But Montaña de Oro has remained a free park, even with state budget cutbacks that threatened the closure of 70 state parks in 2012.
Still, the park has to make up for shortfalls through careful prioritization of funds, said Brooke Gutierrez, the local district superintendent who oversees the state park.
Gutierrez said budget gaps are filled by partnerships and volunteers — including docents, trail volunteers, equestrian volunteers and campground hosts.
“A day-use fee is something that could greatly benefit the park by increasing revenue to support park programs like resource management and facility improvements,” Gutierrez said. “A day-use fee is something that would require careful consideration and is not currently something that I’m working to facilitate.”
The park funding comes from a $3.8 million annual budget for staffing compensation that’s also shared with operations at San Simeon State Park, Morro Strand State Beach and Morro Bay State Park. The parks share $430,000 in operating expenses.
Gutierrez said that if a fee were ever introduced, she’d have to work closely with the State Parks headquarters to make the change.
In the meantime, the Central Coast State Parks Association, a nonprofit park partner, funds many activities.
And people find their way to Spooner’s Cove to observe the slanted rock formations and meditate by the crashing waves without worrying about carrying cash with them to enjoy the natural surroundings.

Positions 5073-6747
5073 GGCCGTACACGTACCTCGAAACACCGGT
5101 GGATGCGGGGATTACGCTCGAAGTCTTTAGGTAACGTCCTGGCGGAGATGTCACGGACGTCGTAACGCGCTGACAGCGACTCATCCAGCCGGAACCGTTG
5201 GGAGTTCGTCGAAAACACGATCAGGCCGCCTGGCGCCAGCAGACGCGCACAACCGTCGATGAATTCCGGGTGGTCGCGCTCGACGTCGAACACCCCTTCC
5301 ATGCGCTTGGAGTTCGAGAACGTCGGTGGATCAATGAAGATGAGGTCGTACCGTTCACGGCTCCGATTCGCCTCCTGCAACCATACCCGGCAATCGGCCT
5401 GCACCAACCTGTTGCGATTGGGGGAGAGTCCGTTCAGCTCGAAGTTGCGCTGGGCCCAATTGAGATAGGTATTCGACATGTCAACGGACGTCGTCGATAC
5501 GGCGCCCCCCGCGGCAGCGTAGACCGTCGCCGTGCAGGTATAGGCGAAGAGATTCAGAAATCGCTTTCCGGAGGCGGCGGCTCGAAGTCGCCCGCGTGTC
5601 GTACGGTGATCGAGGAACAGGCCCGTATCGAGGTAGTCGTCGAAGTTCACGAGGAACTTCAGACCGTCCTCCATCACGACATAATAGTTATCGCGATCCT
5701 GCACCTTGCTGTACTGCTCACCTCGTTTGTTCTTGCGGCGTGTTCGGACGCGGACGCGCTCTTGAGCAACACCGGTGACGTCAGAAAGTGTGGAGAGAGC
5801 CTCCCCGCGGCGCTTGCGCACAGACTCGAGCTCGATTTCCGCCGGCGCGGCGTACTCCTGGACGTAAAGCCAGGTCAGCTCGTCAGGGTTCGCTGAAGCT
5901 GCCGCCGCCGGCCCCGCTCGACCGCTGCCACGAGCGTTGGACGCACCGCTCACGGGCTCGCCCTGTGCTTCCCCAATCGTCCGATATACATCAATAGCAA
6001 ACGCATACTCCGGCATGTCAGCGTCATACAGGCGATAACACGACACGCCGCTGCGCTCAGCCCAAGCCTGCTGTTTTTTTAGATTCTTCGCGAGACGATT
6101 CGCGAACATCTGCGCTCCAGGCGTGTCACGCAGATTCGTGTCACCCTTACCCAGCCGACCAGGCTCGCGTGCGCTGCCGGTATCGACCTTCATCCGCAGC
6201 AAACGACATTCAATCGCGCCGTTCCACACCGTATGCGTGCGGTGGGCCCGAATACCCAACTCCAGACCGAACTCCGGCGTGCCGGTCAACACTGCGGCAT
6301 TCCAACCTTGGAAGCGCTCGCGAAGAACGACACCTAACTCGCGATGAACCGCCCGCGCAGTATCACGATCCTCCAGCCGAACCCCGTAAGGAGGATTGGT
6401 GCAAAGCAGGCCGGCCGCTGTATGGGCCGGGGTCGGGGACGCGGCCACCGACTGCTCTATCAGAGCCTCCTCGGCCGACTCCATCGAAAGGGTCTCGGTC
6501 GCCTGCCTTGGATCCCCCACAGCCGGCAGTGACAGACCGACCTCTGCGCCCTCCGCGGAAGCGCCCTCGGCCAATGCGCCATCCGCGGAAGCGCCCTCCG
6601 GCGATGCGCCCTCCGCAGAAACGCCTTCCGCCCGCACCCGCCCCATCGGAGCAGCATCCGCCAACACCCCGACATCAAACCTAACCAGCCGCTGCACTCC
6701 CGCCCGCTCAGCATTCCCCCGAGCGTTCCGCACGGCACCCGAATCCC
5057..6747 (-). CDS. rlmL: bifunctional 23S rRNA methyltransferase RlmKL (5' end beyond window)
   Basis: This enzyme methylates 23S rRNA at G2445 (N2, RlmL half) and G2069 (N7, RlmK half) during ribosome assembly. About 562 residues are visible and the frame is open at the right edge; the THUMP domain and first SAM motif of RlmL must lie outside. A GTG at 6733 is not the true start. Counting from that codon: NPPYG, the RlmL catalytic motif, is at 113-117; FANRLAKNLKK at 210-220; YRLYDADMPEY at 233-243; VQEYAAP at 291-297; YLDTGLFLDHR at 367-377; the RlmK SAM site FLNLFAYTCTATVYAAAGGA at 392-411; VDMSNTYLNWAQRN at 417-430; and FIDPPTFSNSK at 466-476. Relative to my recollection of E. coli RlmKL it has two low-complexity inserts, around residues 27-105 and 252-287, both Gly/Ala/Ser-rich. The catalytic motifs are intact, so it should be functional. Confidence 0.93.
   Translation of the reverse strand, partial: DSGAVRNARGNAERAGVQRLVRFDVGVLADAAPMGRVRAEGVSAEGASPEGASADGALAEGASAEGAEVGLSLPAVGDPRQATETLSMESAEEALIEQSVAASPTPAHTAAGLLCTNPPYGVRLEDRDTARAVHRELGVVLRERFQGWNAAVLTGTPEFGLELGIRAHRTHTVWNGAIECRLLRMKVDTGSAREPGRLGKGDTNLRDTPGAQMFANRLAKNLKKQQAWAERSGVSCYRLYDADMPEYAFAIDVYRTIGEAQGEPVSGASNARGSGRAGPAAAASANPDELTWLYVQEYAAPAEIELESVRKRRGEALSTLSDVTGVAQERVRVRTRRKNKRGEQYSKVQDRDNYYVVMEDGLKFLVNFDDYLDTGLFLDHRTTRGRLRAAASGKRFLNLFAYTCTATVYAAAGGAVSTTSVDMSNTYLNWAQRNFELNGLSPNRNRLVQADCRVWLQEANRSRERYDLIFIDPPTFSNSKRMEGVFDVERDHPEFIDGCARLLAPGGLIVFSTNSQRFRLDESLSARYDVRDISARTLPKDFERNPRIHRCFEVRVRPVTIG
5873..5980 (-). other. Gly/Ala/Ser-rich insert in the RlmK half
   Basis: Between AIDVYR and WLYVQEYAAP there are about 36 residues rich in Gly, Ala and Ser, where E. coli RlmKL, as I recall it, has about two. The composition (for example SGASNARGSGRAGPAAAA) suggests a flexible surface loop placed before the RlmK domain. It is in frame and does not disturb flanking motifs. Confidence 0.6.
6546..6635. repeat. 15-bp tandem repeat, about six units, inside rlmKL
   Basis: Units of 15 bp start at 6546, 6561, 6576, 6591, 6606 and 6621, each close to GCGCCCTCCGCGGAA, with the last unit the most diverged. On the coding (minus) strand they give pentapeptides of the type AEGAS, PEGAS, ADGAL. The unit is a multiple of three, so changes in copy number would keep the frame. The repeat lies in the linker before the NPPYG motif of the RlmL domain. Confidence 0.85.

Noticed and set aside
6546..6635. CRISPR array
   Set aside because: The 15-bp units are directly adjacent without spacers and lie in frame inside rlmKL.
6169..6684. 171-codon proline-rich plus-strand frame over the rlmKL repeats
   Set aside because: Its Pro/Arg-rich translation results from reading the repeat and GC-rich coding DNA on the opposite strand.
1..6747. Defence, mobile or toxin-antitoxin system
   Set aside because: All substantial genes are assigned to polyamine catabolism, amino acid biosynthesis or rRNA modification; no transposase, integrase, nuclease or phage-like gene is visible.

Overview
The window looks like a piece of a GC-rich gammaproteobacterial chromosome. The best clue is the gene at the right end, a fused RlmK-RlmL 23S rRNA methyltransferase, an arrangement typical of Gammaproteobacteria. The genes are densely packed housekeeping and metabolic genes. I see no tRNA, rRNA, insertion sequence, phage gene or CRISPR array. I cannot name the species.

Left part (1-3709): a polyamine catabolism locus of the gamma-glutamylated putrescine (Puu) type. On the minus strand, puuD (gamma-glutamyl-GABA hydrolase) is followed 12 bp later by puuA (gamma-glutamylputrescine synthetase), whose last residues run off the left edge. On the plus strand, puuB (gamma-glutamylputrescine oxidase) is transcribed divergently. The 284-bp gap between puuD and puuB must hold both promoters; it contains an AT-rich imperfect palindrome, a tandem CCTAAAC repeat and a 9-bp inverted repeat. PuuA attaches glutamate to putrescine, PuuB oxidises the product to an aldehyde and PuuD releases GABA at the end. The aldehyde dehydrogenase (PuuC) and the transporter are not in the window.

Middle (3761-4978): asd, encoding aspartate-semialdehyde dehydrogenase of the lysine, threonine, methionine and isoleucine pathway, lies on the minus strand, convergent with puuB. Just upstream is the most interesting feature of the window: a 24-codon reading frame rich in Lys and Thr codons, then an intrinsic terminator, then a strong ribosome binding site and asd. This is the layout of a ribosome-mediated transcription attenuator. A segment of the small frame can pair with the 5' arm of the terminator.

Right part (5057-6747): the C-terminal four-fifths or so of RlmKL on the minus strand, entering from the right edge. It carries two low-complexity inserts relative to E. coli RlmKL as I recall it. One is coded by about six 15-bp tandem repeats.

Others park their cars at the end of Pecho Valley Road for a trek up the 1,347-foot Valencia Peak.
“Yes, admission is free, but it would certainly be worth a fee,” commenter Ron B. wrote on the website Yelp. “Drove along the road with near constant views of the sea, and found a cyclist to provide a clue to a great place to see tide pools Spooner’s Cove. We were not disappointed, though the sea was quite rough.”
Every month, State Park interpreters lead monthly guided nature walks along the various trails and pathways that wind their way through the recreational area.
The park offers a wide range of hiking and horseback riding options.
“We have a variety of choices from hikes that are a bit more intense and strenuous to a bluff-top wheelchair path accessible stroll with scenic views,” said Rouvaishyana, a state park interpreter who leads nature walks and goes by one name. “There is an incredible number of plant species to observe. Birds fly along the coast in flocks. You can also see whales off the coast from here.”
Rouvaishyana and others have spent hours perched on the bluff top with binoculars in hand watching birds migrate down the coastline.
He also knows the hot spots for where rattlesnakes like to nestle and where poison oak flourishes, warning hikers along the way to keep an eye out for both.
Rouvaishyana also identifies native vegetation, including deer fern and coast live oak, along with non-native plants, such as cypress trees and a forest of eucalyptus, that have been introduced to the area.
Spooner’s neighbor to the north, Alexander S. Hazard, planted eucalyptus in the area in the early 1900s, hoping to serve California’s blossoming need for timber, but the eucalyptus weren’t suitable.
Volunteers help maintain trails and serve the public. One of those groups, an equestrian team called Coast Mounted Assistance, answers park visitor questions, patrols beaches, and maintains and builds trails.
The efforts have helped keep people in touch with nature, Golden said.
“We’ve had people come to visit this park who haven’t had much exposure to the natural world,” Golden said. “I think it’s so important to connect with nature. It’s good for the mind, body and spirit.”